Wilson Community College is proud to celebrate Black History Month during the month of February.
Check back throughout the month for more facts and events.
- The celebration of Black History Month began as “Negro History Week,” which was created in 1926 by Carter G. Woodson, a noted African American historian, scholar, educator and publisher. It became a month-long celebration in 1976. Learn more at http://asalh.org/about-us/origins-of-black-history-month/.
- Shirley Chisholm was the first African American woman elected to the House of Representatives. She was elected in 1968 and represented the state of New York. She broke ground again four years later in 1972 when she was the first major party African American candidate and the first female candidate for president of the United States. Learn more at http://history.house.gov/People/Listing/C/CHISHOLM,-Shirley-Anita-(C000371)/.
- Madam C.J. Walker was born on a cotton plantation in Louisiana and became America’s first female African American self-made millionaire after inventing a line of African American hair care products. She established Madam C.J. Walker Laboratories and was also known for her philanthropy. Read more at http://www.history.com/topics/black-history/madame-c-j-walker.
- George Crum, a chef and restaurateur is said to have unintentionally created the potato chip during the summer of 1853. They were made in response to a customer who sent back their fried potatoes after complaining they were too thick. The crisps were an instant hit and are arguably one of the best snacks worldwide.
- Shirley Jackson, the first African American woman to earn a doctorate at MIT (Massachusetts Institute of Technology), is responsible for monumental telecommunications research that led to the invention of products such as the touch-tone phone, portable fax, fiber optic cables, and caller ID. Read more at http://www.black-inventor.com/dr-shirley-jackson.
- Garrett Morgan invented the 3-position traffic signal in 1922. Though Morgan’s was not the first traffic signal, it was an important innovation nonetheless: By having a third position besides just “Stop” and “Go,” it regulated crossing vehicles more safely than earlier signals had. Read more at http://www.history.com/this-day-in-history/garrett-morgan-patents-three-position-traffic-signal.
- Dr. Mae Jemison became the first African-American woman to go to space, boarding the space shuttle Endeavour in 1992. Read more at http://www.womenshistory.org/education-resources/biographies/mae-jemison.
- George Washington Carver developed 300 derivative products from peanuts among them cheese, milk, coffee, flour, ink, dyes, plastics, wood stains, soap, linoleum, medicinal oils and cosmetics. Read more at http://www.history.com/topics/black-history/george-washington-carver.
- In the late 19th century, the ironing board was improved upon by Sarah Boone, an African-American woman in 1892. With Boone’s 1892 additions, the board featured a narrower and curved design, making it easier to iron garments, particularly women’s clothing. Boone’s design would morph into the modern ironing board that we use today. Read more at http://www.biography.com/inventor/sarah-boone.
- Alexander Miles invented automatic elevator doors in 1887. In 1887 he took out a patent for a mechanism that automatically opens and closes elevator shaft doors and his designs are largely reflected in elevators used today. Read more at http://www.invent.org/inductees/alexander-miles.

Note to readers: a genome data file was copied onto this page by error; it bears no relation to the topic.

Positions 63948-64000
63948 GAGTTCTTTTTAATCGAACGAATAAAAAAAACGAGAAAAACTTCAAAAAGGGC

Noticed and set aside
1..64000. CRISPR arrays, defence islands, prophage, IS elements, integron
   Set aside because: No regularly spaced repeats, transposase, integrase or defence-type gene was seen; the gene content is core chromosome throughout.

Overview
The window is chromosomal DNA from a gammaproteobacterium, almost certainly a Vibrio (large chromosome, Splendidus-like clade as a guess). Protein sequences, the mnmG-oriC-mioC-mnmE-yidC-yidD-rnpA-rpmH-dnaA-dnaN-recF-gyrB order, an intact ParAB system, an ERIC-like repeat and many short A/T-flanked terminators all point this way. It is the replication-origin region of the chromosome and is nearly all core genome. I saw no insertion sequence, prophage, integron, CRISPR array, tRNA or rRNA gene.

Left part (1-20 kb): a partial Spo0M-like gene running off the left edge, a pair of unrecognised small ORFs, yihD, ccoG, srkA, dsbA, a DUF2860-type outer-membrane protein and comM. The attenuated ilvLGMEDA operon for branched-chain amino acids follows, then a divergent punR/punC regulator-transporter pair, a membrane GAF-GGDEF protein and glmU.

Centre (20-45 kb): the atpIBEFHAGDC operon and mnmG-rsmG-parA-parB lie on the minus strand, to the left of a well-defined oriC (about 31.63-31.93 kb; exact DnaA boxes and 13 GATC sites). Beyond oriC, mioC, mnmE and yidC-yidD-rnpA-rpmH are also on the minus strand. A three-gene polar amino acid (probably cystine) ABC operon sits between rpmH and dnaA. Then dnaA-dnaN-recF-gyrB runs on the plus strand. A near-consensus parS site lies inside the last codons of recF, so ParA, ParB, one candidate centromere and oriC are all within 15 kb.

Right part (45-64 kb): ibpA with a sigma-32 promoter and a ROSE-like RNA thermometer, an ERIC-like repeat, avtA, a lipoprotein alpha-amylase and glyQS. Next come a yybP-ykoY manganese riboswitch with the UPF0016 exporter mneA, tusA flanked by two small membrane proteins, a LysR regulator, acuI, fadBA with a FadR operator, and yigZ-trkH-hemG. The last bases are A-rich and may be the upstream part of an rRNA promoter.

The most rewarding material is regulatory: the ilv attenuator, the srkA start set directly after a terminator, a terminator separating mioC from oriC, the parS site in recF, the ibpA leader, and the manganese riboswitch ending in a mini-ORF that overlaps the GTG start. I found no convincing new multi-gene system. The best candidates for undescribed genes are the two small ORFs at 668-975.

- Marie Van Brittan Brown was the inventor of the first home security system. She is also credited with the invention of the first closed circuit television. The patent for the invention was filed in 1966, and it later influenced modern home security systems that are still used today. Read more at http://www.blackpast.org/african-american-history/brown-marie-van-brittan-1922-1999/.
- Richard Bowie Spikes, the holder of a number of United States patents, his inventions (or mechanical improvements on existing inventions) include automobile directional signals, the automatic gear shift device based on automatic transmission for automobiles and other motor vehicles and a safety braking system for trucks and buses. Read more at http://www.blackpast.org/african-american-history/spikes-richard-1878-1965/.
- Booker T. Washington was the first African American to appear on a US postal stamp on April 7, 1940. Also, he was the first African American to appear on a US coin. He was on the US half dollar from 1946-1951. Read more at http://www.britannica.com/biography/Booker-T-Washington.
- Lincoln University in Pennsylvania is the first institution of higher education founded for African-Americans in 1854. It paved the way for the 104 other historically Black colleges and universities including 12 in North Carolina. Read more at http://www.ourstate.com/the-state-of-north-carolinas-hbcus/.
- Hiram Rhodes Revels was the first African American ever elected to the U.S. Senate. He represented the state of Mississippi from February 1870 to March 1871. Read more at http://www.senate.gov/artandhistory/senate-stories/First-African-American-Senator.htm.
- John Baxter Taylor Jr. was the first African American to win an Olympic gold medal. In 1908 of the 1600-meter medley relay, Taylor ran the third leg of the race for his team and went down in history when he brought home the gold in London for the United States. Read more at http://penntoday.upenn.edu/news/first-african-american-olympic-gold-medalist-was-penn-grad.
Events for Students
- SGA: Documentary Presentation – Feb 10 at noon
- TRiO: Black History Month Documentary – Moodle
The A. Dwight Johnson Learning Resource Center has a variety of print books showcasing Black History Month. Visit the Library today to check out one of our titles.